photo by Michael Thurber and Dustin Wilbourn
by Michael Todd
With just a slight nod of his red cap, guitarist Jim Schroeder seems to conduct UUVVWWZ on stage.
Not that he needs to. Singer Teal Gardner commands attention with her snake-charming arms and vocals that seem to be caught in the wind and control it at the same time. The rhythm section of bassist Dustin Wilbourn and percussionist Dave Ozinga, melodic and precise, keeps a steady hold on the changing song structures of the Lincoln band's new material.
In "Perfect House," the third track off the quartet's forthcoming album, the trusted language, UUVVWWZ's aspiration to "braid music theory with experimental poetry" is met. To say Schroeder's guitar and Gardner's voice occupy the same sonic space is to place creativity in a more clinical setting. Braided is a better way to put it.
The lyrics, laid out below the song download, are intertwined with the exotic, more minor melodies, and they erupt together as Gardner asks, "Is it good because it's hard?" Listen as the band moves together as it builds the "Perfect House." UUVVWWZ releases the trusted language on Feb. 5 via Saddle Creek Records. Record release shows are slated for Lincoln's Bourbon Theatre on Feb. 8 and Omaha's Waiting Room Lounge on Feb. 9 before the group heads out on a 12-stop tour of the West Coast.
my perfect house is mainly door and today I am full of walking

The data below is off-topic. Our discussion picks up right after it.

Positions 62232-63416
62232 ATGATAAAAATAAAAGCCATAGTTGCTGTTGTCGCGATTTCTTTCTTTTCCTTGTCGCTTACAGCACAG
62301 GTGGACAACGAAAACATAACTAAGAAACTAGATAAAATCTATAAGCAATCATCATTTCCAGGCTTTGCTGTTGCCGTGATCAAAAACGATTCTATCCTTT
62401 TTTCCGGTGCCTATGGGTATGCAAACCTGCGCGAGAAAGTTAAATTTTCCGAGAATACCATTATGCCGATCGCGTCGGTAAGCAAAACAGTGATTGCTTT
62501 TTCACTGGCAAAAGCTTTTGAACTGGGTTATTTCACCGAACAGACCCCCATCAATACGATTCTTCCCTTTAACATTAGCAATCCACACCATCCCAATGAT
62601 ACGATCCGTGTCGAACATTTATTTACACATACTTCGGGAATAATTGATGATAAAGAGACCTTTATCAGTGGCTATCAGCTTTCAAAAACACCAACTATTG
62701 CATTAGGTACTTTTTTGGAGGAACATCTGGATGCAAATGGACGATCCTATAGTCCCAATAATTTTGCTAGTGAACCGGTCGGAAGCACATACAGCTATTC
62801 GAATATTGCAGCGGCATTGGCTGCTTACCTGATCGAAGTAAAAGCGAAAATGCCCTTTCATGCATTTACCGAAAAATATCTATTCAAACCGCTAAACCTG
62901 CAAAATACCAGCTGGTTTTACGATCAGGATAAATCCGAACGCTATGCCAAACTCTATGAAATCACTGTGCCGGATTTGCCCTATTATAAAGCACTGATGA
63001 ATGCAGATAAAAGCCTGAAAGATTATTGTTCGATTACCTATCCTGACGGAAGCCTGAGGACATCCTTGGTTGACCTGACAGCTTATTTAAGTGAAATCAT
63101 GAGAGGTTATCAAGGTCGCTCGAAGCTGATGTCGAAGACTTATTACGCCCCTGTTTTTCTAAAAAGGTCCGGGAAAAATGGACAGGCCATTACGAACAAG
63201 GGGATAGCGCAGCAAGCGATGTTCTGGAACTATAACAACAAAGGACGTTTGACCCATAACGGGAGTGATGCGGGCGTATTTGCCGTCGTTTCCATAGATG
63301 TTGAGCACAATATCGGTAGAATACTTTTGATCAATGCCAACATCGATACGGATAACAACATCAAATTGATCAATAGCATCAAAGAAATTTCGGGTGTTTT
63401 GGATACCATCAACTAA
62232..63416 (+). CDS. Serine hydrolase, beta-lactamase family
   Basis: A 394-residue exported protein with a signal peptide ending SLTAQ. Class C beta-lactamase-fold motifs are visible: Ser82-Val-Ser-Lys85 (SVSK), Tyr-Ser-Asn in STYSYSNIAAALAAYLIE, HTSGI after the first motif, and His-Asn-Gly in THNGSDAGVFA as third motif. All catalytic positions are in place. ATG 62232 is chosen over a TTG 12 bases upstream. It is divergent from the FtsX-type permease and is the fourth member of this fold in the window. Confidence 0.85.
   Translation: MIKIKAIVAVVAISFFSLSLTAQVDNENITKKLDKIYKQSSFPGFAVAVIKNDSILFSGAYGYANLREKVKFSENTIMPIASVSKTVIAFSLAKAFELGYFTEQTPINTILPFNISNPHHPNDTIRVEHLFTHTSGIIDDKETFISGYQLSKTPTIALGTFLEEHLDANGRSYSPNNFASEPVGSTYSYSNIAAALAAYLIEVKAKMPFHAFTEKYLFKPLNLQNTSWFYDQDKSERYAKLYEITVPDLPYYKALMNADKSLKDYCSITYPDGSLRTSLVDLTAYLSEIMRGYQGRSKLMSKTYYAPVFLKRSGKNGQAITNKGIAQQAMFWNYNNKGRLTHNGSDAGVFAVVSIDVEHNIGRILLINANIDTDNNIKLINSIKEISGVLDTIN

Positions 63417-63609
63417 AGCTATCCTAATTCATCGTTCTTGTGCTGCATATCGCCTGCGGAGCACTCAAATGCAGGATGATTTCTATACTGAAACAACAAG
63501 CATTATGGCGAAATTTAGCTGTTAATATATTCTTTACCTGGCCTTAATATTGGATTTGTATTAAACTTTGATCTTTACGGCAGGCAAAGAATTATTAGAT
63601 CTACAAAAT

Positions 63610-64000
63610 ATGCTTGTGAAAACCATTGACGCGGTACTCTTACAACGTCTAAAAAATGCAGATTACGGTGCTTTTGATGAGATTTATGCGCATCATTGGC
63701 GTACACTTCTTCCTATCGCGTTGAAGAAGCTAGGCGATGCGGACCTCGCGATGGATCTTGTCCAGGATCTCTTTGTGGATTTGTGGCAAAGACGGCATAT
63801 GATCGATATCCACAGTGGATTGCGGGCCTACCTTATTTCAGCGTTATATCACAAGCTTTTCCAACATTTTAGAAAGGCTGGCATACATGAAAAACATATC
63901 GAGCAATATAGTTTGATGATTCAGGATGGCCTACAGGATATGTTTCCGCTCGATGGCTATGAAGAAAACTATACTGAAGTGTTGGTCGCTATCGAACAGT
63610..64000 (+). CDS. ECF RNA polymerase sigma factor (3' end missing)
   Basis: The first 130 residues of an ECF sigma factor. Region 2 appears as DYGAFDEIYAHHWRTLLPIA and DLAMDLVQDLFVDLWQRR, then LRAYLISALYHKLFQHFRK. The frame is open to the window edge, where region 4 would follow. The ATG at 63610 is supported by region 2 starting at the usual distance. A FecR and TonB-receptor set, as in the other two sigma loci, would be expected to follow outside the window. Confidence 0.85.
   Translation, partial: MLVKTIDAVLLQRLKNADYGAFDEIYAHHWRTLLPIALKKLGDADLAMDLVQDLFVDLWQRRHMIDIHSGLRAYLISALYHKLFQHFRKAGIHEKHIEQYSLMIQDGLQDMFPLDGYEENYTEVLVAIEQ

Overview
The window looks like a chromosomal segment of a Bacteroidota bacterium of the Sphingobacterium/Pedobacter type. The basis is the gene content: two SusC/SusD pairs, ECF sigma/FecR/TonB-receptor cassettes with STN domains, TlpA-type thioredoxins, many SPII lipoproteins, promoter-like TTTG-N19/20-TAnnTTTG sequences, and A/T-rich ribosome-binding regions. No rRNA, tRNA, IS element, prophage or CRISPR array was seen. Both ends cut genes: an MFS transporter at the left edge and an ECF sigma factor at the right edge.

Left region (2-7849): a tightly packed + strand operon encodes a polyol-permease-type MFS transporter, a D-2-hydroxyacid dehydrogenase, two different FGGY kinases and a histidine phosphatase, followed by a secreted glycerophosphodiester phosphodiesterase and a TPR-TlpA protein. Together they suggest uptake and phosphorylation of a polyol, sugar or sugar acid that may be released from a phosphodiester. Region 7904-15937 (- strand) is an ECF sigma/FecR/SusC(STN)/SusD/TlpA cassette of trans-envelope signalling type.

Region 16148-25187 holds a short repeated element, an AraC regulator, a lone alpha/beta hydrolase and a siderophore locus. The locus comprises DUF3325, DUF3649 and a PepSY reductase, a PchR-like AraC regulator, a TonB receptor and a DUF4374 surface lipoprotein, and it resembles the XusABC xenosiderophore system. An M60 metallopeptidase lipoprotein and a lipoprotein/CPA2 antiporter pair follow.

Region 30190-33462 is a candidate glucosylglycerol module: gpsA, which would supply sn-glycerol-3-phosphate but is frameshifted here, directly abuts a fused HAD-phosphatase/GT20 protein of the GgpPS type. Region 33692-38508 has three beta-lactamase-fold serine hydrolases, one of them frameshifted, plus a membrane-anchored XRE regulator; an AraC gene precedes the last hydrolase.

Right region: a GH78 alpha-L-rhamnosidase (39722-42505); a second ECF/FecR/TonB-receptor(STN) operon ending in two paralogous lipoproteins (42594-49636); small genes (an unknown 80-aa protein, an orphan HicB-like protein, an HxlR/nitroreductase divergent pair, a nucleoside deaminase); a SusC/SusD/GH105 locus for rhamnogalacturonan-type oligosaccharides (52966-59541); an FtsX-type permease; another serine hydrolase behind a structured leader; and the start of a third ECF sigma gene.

old chalk leaving sidewalk stroke by stroke just as it was laid down
add momentum to me to the thought of me
even more a mountain will rise and the rain will come
when it is dark and quiet time my walking turns in to sleeping
for hours past the creepy city lights if you'd just adjust I would just
when my skin bursts and burns with significance
maybe then there would be some rest when the dark is out
I put basil and mint into a jar and I left it there
working at last to get some where weeping into the creases of the Sunday paper
look alive very sick I do look alive very sick I do
I look alive very sick and I do is it good because it's hard?
now I never blink your face is a frame of mine
hung on the spaces we'd live for a while
you and mine and mine and yours have we found ours yet?
we walk around the night neighborhood
flashing on and off the light I trust falls from the sky
I would pull it in through you
and blow past the sound of quieting down
two little edges I would find and begin to write down
Michael Todd is Hear Nebraska's managing editor. Even though he has recently combatted his downstairs neighbors' cement-shaking Sheryl Crow with UUVVWWZ, this is the perfect house. Reach him at firstname.lastname@example.org.